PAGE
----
Meghalaya government lifts fertilizer ban and will provide 50% subsidy to farmers


The Meghalaya State Cooperative Marketing and Consumers’ Federation Limited, a division of the Cooperative Department, would ultimately handle the distribution of these fertilizers.

The Meghalaya Democratic Alliance (MDA) government on Thursday announced its intention to lift the ban on the use of fertilizers and provide a 50% subsidy to farmers for the purchase of such fertilizers, which has the state’s farming community sighed with relief.

However, the government has chosen to simultaneously raise awareness of the need to replace the use of fertilizers in order to further encourage organic farming.

The decision was made in response to repeated requests from the farmers’ association following the 2014 fertilizer restriction, which negatively impacted the state’s farming community’s ability to produce and generate income.

The government has agreed to lift the ban imposed on the supply of fertilizer to Meghalaya state by the government under the leadership of Dr Mukul Sangma in 2014, according to Deputy Chief Minister Prestone Tynsong, who met the delegation farmers. association on Thursday.

He said as of today, August 9, Meghalayan fertilizer suppliers are now allowed to do so, adding that “interested stakeholders, farmers, can now acquire these fertilizers.”

He claims that because the Indian government’s Department of Fertilizer regulates it, the fertilizer is a controlled item.

Tynsong added that he and Chief Minister Conrad K Sangma would actively urge the relevant ministry in Delhi next week to establish a separate quota for Meghalaya state to ensure steady supply of fertilizer.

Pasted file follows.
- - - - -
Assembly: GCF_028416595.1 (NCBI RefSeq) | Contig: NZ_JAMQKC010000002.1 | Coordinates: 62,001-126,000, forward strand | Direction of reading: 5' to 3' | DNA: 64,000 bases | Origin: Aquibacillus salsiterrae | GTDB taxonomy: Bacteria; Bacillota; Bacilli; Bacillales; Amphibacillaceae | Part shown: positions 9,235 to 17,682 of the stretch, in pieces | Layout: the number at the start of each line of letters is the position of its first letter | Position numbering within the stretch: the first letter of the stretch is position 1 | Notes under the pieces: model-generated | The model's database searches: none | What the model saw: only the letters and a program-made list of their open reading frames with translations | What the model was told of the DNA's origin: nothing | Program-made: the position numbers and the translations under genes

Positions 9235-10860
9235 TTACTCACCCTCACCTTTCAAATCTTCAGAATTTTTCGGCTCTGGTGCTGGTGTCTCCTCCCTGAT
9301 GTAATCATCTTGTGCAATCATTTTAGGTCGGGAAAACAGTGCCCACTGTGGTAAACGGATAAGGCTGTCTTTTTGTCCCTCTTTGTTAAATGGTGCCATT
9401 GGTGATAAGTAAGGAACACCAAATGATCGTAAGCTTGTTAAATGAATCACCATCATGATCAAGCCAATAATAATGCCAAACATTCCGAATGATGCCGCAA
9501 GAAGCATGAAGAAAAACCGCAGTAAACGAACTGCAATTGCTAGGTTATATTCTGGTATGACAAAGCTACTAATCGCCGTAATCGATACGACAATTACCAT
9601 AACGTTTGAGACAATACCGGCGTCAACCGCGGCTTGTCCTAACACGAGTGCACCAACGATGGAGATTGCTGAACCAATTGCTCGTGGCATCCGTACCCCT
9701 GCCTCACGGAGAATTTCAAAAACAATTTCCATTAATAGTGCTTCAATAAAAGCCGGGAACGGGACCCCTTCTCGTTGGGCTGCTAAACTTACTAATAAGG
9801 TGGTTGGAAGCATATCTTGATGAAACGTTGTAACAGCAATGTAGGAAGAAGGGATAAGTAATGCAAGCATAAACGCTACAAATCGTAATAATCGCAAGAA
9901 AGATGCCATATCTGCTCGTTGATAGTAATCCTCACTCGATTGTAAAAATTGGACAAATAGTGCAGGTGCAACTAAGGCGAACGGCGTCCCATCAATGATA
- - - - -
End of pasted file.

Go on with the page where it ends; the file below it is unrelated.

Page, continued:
The Meghalaya State Cooperative Marketing and Consumers’ Federation Limited (MeCOFED), a division of the Cooperative Department, would ultimately handle the distribution of these fertilizers.

He added that the fertilizer shortage that started in 2014 and has continued to this day has forced all farmers to buy fertilizer on the black market or otherwise illegally and the cost has risen to four or five times over the original price.

The Deputy Chief Minister further announced the government’s decision to extend a 50% subsidy for the purchase of fertilizer.

When asked how much the fertilizer restriction had hurt productivity, Tynsong replied, “Overall, we found that the percentage of production has gone down from 2014 to present. For example, if a farmer produces 100 kg of potatoes when he applies fertilizer but less fertilizer, this production percentage has dropped to only 60 kg. Some of them are 50 kg so the reduction is so huge that the cries of the farmers are highly justified. Therefore, the government made this decision.

According to the deputy chief minister, although the government has taken this decision, the agriculture department has been asked to raise awareness by organizing more workshops and seminars at the local level to identify strategies for replacing fertilizers in time. desired.

He added, “With the help of technology and expert agricultural officers, I have to say this is the era of transition where farmers also need to find ways and means. I’m sure we can find a substitute for using fertilizer.”

First published: August 19, 2022, 11:47 a.m. IST


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